Solfege, also known as “solfa,” uses syllable sounds like “Do-Re-Mi-Fa-So-La-Ti” for each note of the musical scale to show relationships between pitches. This system can be used with any key or scale, and it will help you recognize the patterns in music such as intervals, or the distance between notes in a song.
I couldn't sight read very well until I was 16, but I had a great sight reading teacher that showed me how to develop it, and now I can say that I'm one of the best sight readers out there that I know. I was a ballet pianist at Brigham Young University for several years where all I did was sightread binders full of ballet/classical music. I play for choirs, church congregations, jazz bands, or musical jam sessions all the time, and I couldn't do that at all if I didn't learn how to sight read well. I would love to help you learn the piano, and I will do my best to make learning as effective as possible. I especially enjoy teaching those who quit and would like to try again, because I know what that is like.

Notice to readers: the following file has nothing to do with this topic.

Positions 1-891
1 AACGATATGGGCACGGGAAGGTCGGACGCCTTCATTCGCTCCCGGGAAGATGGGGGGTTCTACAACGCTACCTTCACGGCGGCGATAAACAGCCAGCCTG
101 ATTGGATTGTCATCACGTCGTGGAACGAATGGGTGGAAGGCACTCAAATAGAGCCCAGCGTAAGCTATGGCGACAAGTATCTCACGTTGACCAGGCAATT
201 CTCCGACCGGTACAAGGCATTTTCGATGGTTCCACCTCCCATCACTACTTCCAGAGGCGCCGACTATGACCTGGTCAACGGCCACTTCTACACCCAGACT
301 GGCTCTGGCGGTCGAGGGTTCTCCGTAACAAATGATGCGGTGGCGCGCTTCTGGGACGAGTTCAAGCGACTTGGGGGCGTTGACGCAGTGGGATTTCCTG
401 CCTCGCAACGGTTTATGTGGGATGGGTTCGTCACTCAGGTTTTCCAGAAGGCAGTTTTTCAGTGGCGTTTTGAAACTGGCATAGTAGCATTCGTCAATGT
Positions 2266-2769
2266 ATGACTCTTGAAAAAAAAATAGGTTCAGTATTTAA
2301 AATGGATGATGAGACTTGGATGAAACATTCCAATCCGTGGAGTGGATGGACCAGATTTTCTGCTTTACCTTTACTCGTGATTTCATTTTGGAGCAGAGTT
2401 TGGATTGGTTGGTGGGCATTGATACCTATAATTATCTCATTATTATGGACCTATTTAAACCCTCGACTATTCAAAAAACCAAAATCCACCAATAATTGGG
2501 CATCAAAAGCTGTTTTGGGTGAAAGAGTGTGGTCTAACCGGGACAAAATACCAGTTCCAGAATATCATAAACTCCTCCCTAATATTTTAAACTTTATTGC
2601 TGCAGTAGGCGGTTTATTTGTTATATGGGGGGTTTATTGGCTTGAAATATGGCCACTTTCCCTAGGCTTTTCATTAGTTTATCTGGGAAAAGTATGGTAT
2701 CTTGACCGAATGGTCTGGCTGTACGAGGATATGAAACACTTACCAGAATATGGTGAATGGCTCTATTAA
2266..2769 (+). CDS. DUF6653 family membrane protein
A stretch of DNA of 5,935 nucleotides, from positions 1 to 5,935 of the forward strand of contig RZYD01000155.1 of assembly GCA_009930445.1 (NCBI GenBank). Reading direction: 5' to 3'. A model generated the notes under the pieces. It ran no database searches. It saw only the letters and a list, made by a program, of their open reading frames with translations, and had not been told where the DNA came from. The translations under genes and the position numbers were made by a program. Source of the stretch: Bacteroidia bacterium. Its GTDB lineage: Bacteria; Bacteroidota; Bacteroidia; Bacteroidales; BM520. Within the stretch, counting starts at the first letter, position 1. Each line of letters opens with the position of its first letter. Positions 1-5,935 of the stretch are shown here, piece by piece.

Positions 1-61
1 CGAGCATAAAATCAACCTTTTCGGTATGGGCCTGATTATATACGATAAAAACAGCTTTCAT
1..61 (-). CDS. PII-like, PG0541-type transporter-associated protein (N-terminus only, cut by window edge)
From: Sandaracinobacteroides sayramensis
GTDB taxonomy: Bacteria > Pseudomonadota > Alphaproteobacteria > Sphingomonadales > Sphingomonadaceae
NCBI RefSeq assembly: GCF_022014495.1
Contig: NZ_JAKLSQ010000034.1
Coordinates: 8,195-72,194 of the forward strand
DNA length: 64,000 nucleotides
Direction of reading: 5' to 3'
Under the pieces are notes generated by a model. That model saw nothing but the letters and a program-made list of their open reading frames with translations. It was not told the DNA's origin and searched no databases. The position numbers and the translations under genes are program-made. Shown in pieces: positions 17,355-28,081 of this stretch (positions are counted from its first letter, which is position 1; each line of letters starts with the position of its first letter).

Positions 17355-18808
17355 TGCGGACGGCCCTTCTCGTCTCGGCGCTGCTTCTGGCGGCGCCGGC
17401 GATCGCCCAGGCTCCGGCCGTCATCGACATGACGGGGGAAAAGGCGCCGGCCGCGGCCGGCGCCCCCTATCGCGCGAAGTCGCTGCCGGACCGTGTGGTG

Concerning my musical background, I've played, arranged, and composed piano for choirs, bands, jazz combos, singers. I've been in bands all my life, and have composed for jazz bands, choirs, and orchestras at BYU and in Eastern Europe. I also play about 10 different instruments, 5 being fairly basic, and 5 fairly proficient.